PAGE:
The Edukators

Provost's Film Series

November 12, 2009

Introduction by Daniel Johnson 


The Arduous Task  

Street confrontations between revolutionary activists and representatives of the establishment are not likely to lead to mutual understanding. The stakes are too high and the social pressures too great for either party to commit to the unsettling, arduous task of finding common ground.  So, far from fostering genuine sharing, sympathy and soul-searching, such confrontations are more likely to leave the antagonists more set in their own understandings, and feeling aggrieved to boot. 

But what if these same two parties were to spend a four-day retreat together in a remote mountain cabin?  What if they passed those days hiking together, sleeping in the same room together, cooking for each other, and sharing meals together? What if they had a chance to explain themselves to each other, to open up and share a bit about who they once were, or hoped to be, and how they now are?  How much better might they come to understand themselves and each other under those circumstances?  And how far might their new understandings carry them in their relationship? 

Granted, it is hard to imagine that a retreat like this would ever come off. The antagonists on either side are just not very likely to sign up for such an excursion.  Yet writer/director Hans Weingartner finds an intriguing way to get them there in The Edukators.  That the “retreat” actually results from an act of violence by one of the parties against the other only sharpens the need for them to come to some kind of mutual understanding before it ends.


Secrets and Resolution

Jule (Julia Jentsch) spends her days organizing protests against sweatshop labor and working a dead­end job in an upscale restaurant, waiting on the very “capitalist pigs” she rails against on the streets. She dreams of becoming a teacher, but that dream seems completely out of reach.  Saddled by a massive debt incurred through a single inadvertent act, she cannot even pay her rent, let alone save money for college.  Jule’s boyfriend Peter (Sinte Erceg) and his best friend Jan (Daniel Brühl) share her radical leanings.  They also share a secret:  a novel form of protest against the obscene disparities of wealth they see around them. On those nights when Jule believes Peter and Jan are hanging posters around the city, they are actually staking out and breaking into the houses of the ultra-rich. They do not take anything, but what a family who lives in one of those houses finds upon returning from their vacation or weekend getaway is just as disturbing.  Everything has been moved from its proper place in the home; all of the furniture has been pulled together and piled in Dr. Seussian arrangements; and a note left behind warns:  “The fat years are over.”  Signed:  “The Edukators.”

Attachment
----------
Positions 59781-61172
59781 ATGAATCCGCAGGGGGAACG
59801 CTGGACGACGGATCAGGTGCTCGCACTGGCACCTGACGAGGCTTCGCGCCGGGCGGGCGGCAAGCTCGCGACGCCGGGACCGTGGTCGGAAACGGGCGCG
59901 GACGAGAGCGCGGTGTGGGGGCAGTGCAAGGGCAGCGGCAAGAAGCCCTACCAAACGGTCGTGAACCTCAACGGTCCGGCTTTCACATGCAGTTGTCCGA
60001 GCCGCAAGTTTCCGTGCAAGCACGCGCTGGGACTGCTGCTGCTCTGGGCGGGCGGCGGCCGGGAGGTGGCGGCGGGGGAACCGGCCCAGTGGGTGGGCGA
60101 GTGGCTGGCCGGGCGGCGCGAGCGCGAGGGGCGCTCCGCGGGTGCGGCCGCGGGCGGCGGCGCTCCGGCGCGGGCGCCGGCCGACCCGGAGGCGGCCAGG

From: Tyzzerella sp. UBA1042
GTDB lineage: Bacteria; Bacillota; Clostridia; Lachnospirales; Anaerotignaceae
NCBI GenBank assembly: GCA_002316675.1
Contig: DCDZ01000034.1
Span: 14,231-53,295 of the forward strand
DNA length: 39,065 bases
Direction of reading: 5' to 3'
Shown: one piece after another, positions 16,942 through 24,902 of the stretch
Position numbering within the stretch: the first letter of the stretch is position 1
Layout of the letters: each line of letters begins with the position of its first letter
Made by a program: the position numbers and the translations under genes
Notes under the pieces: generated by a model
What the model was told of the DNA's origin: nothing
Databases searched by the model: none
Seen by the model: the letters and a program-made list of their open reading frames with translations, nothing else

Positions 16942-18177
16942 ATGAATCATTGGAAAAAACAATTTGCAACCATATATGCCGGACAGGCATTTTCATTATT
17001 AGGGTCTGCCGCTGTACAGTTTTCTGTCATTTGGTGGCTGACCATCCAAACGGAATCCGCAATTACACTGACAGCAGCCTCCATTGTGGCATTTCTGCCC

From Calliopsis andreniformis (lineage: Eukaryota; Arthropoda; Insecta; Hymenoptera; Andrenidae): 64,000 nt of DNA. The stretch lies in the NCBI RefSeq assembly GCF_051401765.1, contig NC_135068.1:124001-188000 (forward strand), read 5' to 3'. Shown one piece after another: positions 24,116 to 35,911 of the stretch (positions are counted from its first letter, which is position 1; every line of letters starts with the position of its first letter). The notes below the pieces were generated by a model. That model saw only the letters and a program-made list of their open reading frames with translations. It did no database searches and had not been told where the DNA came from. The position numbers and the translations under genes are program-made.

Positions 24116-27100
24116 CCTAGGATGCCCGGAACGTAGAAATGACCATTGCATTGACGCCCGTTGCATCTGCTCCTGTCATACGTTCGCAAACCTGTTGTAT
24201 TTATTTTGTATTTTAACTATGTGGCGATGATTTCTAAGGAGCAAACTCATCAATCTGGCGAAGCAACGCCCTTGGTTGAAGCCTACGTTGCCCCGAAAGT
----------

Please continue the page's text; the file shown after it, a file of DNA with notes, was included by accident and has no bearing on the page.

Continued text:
All goes well until the three friends are quite unexpectedly confronted by Hardenberg (Burghart Klaussner), one of the Edukators’ ultra-rich targets.  What follows is a spur-of-the-moment decision that will dramatically alter their relationships and their lives, setting them squarely on that most unlikely path toward mutual understanding.  That understanding may well be deep enough to allow them to forgive their particular grievances against each other.  Yet even this seemingly graceful resolution raises further questions that may be unanswerable:  most notably, who has the right to forgive whom, and for what?  The heart, we learn, is a revolutionary cell, but how far can a revolution of the heart really take you?